David Bourget (Western Ontario)
David Chalmers (ANU, NYU)
Rafael De Clercq
Ezio Di Nucci
Jack Alan Reynolds
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Journal of Political Philosophy 12 (2):147–162 (2004)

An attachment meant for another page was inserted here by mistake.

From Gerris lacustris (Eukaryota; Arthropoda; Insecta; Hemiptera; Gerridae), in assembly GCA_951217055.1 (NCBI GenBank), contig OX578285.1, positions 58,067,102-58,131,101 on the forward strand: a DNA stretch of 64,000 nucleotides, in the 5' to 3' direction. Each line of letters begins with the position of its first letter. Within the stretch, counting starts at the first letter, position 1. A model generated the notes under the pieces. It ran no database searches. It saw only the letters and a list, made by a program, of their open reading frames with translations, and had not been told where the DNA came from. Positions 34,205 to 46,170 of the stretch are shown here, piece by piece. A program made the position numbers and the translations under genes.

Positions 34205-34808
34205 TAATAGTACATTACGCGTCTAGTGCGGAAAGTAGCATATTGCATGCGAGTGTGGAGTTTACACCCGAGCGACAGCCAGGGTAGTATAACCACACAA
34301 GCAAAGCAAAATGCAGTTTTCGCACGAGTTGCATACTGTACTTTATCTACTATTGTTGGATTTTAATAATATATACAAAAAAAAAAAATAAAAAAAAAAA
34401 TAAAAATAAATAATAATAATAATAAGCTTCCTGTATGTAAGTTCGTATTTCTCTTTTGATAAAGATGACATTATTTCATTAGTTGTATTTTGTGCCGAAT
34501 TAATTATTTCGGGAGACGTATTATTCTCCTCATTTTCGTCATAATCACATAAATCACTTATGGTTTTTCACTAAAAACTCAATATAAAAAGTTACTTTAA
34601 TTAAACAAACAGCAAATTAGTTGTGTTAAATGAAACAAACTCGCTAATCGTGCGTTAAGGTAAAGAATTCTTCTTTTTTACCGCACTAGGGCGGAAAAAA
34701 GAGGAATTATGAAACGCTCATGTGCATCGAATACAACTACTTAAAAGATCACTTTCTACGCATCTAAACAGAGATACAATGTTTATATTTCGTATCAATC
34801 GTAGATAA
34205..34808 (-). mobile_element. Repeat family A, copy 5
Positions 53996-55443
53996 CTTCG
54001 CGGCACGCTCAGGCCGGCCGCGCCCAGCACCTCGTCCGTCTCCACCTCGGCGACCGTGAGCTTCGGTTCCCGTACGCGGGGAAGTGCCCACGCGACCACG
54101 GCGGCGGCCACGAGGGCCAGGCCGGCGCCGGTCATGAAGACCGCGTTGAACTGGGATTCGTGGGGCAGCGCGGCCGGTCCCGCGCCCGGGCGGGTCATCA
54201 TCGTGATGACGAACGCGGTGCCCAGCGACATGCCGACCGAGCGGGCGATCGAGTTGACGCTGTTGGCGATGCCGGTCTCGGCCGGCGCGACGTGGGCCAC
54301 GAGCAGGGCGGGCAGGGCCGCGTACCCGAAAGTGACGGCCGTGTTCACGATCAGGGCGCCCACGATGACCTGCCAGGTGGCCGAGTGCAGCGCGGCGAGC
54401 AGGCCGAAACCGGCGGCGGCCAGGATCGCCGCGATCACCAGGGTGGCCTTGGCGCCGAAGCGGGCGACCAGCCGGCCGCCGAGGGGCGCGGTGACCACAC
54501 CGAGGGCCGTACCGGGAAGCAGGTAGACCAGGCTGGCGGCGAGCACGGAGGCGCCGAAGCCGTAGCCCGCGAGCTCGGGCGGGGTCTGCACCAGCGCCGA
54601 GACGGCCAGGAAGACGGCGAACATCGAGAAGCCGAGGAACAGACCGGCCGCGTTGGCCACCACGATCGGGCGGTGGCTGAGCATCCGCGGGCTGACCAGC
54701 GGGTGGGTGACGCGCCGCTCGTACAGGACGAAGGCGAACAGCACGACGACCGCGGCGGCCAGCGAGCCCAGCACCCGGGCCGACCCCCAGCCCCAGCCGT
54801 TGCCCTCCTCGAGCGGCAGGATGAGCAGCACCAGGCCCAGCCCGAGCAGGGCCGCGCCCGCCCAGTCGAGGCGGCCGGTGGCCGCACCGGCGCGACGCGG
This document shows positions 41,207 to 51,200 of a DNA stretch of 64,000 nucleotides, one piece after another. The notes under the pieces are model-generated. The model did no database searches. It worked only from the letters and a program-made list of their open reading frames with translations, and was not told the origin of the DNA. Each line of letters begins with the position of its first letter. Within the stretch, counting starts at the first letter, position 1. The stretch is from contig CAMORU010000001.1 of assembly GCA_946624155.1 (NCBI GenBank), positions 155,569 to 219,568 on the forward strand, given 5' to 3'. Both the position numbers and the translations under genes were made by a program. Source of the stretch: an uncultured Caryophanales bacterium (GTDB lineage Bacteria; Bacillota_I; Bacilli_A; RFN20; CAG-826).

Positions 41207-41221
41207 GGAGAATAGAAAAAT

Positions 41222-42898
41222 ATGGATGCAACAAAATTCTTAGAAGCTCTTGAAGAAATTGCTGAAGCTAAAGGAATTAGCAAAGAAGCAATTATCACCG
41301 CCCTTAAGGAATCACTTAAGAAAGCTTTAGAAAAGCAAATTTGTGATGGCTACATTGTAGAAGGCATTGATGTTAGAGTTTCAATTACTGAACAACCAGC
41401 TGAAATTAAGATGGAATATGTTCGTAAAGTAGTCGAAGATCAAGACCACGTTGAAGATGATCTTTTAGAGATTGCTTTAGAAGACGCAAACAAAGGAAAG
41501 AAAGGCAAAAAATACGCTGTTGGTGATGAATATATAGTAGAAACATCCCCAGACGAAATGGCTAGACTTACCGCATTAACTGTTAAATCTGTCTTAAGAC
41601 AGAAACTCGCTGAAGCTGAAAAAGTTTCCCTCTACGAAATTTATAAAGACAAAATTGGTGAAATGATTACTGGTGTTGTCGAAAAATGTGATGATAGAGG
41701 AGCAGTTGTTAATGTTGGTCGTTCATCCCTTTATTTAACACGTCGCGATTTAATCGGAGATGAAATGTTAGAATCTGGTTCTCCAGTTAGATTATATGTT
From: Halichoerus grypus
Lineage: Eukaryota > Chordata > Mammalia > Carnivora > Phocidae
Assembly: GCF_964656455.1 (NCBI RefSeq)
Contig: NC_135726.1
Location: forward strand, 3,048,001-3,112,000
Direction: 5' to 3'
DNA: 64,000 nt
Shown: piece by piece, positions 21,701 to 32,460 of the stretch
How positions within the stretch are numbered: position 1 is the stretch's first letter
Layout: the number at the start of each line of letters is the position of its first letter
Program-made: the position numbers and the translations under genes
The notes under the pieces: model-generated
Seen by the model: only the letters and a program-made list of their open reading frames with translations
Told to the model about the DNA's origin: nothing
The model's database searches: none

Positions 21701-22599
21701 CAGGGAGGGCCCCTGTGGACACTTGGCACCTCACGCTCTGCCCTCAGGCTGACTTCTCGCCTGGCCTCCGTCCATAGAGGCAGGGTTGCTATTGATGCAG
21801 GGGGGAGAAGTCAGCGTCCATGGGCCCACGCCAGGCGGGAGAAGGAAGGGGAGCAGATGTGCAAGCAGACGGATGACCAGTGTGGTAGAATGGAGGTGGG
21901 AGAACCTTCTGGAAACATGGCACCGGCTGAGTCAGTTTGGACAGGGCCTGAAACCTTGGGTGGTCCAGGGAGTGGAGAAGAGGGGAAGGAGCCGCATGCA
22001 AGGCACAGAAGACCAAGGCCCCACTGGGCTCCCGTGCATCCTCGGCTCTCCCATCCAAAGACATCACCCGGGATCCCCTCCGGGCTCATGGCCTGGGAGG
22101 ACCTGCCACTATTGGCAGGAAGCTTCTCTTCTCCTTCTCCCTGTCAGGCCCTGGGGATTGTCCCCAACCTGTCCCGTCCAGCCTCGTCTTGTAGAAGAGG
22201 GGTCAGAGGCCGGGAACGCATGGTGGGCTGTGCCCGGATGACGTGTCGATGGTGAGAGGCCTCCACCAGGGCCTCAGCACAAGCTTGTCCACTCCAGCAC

TO assert that one should come to terms with the past if one wants to understand the present would be to underline the obvious. And yet, even though we know much more of the history of natural rights theories now, especially of the origin of these theories before the seventeenth century, than we did, say, twenty years ago, this increase in knowledge seems to have had little impact on contemporary philosophical discussions about the nature of rights. Sometimes it seems that philosophers, especially the more analytically minded ones, regard the history of ideas as a separate subject with little or no relevance to their research. One of the reasons might be a tendency to regard conceptual analysis of rights as being relatively impartial between different theories in which these concepts might function. Even those who would allow for a close connection between a certain conception of the nature of rights and a theory of rights would ﬁnd it prudent to distinguish more or less sharply between the question of what it means to have a right on the one hand, and the question which rights we have on the other hand. I would like to suggest that concepts of rights are the concepts of a theory and that we need to understand the theories from which they have emerged in order to fully understand contemporary rights language. One way of making this claim plausible would be to focus on an issue that has become central to contemporary debates about rights, that is, the conception of the rights-holder as a sovereign individual. I believe that our notion of individual sovereignty wavers between two quite different conceptions of sovereignty. The difference between the two will become obvious if we consider the relation between moral rights and more general moral obligations that people might have. I will then draw attention to a recent account of the history of natural rights theories. The point of doing so is this: if the account is true, then we have to acknowledge that ‘our’ ideas of natural rights (and especially of the sovereignty that people are supposed to possess according to these theories) have....
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